The aptly titled Elvin Bishop's Big Gun Trio brings together guitarist and vocalist Bishop with pianist and guitarist Bob Welsh and percussionist and vocalist Willy Jordan who brought a cajón, a South American percussion instrument. The three started jamming in Elvin's studio one day and the combination of the three clicked big time leading to the present recording which has four Bishop originals, three co-writes and four covers. Kim Wilson, Charlie Musselwhite and Rick Estrin each lend their harmonica talents to a song each.
Big Fun is so true and the sparse instrumentation matched with the good-time feel from the interplay by the three make for some marvelous listening. Not being familiar with Willy Jordan, to these ears he was a revelation as a singer. Bishop has his appeal in his almost goofy, back porch style, but Jordan can mix humor and a deep blues soulfulness while Welsh's piano helps push things along. Things open up with Welsh's rollicking piano and a steady groove on "Let It Roll" with its message of don't let the politician bastards get you down. "Honey Babe" matches Bishop's stinging guitar with Welsh playing bass lines on his guitar on a number with a back porch feel. Wilson joins in on a raucous and terrific cover of Sunnyland Slim's "It's You, Baby," with a standout vocal by Jordan, and terrific piano, and fat-toned harmonica.
"Delta Lowdown," an instrumental that sounds based on the Jimmy Rogers' 1950 Chess recording "Goin' Away Blues," with Estrin channeling Little Walters' country inflected harp. Jordan then takes the vocal on a solid cover of The Valentinos' "Its All Over Now," as Elvin channels Bobby Womack in his guitar playing. "100 Years of Blues" is a talking blues duet between Bishop and Charlie Musselwhite as they recall their old times that evokes Louisiana swamp blues of Lightnin' Slim and others with the restrained backing. Elvin plays slide guitar with some New Orleans piano heard behind Jordan's solid vocal on a lively cover of "Let the Four Winds Blow." "That's What I'm Talkin' About," is a culinary travelogue as Elvin talks about going to a place on Polydas in New Orleans as Jordan sings some of the items on the menu. Then making it Seattle, and Elvin suggests a drive through and get burgers and instead there is a soul food menu with Jordan again singing about some of the menu items. "Can't Take No More," has a gospel-inflected Jordan vocal on this slow blues with Bishop laying down a super West Side Chicago styled guitar solo.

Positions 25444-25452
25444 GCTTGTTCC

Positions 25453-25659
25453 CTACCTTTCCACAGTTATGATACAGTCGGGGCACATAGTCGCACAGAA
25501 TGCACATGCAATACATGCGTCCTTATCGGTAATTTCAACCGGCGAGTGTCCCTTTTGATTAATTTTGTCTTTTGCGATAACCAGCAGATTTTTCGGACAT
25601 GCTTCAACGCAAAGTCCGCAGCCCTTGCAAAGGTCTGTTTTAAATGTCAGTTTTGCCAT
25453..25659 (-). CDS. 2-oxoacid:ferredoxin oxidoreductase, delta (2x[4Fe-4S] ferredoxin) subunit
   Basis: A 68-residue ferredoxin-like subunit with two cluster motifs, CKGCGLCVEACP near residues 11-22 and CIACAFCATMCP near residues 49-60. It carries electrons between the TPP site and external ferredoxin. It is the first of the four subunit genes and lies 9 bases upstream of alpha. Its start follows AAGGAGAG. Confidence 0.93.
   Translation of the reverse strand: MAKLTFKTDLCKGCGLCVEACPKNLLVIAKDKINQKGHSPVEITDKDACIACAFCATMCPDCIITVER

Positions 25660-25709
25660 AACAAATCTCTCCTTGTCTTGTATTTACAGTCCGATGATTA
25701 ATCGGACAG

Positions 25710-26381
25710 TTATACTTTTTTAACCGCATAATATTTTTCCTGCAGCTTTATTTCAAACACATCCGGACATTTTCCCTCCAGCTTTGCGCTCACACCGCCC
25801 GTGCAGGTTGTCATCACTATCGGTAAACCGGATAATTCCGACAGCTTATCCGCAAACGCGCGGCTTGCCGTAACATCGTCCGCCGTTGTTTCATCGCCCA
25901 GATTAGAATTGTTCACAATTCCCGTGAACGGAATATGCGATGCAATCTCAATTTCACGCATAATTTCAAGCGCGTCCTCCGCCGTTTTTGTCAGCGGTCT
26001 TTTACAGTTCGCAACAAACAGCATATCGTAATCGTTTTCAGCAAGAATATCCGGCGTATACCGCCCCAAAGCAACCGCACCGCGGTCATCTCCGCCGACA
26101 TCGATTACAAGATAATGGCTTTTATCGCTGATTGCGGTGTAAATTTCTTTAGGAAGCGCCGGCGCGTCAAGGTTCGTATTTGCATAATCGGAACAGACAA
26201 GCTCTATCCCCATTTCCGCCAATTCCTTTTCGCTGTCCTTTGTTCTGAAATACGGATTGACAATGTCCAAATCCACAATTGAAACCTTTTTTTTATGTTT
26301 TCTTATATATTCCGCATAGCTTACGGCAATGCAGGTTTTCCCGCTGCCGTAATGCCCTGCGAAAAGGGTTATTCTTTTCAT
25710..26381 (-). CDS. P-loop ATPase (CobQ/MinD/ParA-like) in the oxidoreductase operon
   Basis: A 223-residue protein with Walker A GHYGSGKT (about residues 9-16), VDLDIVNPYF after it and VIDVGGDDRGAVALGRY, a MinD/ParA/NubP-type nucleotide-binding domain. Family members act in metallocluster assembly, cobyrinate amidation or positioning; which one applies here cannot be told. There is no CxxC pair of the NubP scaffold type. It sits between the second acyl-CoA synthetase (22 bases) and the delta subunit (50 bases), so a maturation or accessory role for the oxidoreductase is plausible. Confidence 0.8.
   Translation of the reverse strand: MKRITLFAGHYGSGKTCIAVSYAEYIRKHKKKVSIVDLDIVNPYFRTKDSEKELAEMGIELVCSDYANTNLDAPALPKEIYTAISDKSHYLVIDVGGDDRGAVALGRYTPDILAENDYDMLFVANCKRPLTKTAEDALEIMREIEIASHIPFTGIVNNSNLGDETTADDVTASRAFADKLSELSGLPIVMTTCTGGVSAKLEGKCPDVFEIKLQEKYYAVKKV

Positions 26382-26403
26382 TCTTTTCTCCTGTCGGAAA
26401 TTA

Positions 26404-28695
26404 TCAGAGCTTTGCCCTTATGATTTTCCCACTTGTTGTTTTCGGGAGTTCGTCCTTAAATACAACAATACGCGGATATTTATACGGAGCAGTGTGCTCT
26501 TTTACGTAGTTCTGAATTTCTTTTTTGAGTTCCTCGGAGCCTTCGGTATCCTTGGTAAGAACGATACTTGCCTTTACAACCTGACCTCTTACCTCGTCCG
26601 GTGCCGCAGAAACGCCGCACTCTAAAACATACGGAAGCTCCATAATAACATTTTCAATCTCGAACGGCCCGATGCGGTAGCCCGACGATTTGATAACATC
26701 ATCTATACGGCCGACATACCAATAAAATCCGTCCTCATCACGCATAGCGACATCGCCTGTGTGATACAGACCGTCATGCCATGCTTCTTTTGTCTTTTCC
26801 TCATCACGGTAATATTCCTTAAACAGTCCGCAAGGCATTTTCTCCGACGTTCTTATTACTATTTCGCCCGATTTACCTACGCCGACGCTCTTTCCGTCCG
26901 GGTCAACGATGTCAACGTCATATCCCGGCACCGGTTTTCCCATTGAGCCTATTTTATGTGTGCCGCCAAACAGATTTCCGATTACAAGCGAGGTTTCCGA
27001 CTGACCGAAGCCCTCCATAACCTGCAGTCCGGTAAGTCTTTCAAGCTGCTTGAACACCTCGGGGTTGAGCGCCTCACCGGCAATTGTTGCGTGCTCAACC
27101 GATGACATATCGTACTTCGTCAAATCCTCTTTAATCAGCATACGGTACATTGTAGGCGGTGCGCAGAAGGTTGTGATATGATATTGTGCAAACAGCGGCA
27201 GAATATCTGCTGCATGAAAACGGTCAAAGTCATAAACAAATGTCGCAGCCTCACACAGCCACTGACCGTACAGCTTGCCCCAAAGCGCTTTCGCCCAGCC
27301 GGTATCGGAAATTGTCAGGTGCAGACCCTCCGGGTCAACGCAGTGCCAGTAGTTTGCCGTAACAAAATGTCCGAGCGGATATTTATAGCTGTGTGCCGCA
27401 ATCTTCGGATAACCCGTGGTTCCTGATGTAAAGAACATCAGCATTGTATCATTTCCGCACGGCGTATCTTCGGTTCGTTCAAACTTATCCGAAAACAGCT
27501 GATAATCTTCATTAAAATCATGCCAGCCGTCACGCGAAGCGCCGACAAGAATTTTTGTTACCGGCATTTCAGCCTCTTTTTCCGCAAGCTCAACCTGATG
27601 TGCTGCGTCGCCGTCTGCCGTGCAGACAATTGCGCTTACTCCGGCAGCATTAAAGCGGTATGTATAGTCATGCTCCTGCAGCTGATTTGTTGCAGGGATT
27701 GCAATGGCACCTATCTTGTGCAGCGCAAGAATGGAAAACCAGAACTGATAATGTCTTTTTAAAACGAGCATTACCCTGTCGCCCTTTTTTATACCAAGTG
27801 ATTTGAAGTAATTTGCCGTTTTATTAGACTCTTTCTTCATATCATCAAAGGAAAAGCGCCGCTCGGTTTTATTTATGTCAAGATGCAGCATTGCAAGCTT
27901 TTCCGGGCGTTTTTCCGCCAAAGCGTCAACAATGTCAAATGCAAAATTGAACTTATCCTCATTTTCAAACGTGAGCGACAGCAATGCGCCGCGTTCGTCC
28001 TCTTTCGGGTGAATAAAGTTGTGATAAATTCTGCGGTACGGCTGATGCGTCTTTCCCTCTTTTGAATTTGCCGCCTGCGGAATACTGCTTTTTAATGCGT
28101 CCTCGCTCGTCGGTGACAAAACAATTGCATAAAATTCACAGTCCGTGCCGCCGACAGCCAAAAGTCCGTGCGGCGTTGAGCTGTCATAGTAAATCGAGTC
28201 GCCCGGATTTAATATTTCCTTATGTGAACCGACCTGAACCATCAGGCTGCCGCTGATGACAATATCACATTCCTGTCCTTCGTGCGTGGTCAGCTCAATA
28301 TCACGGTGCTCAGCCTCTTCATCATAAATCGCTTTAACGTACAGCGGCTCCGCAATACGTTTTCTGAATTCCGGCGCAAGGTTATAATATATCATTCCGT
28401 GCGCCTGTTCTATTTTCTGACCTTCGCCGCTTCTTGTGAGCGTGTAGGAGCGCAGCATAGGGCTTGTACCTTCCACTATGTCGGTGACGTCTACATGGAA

A nice, lazy instrumental "Southside Slide," that sounds inspired by "Blue Monk" and "Honky Tonk," closes this marvelously entertaining recording of blues big fun.
I received my review copy from Alligator Records. This review appeared in the March-April Jazz & Blues Report (Issue 371). Here Elvin Bishop's Big Fun Trio is in performance.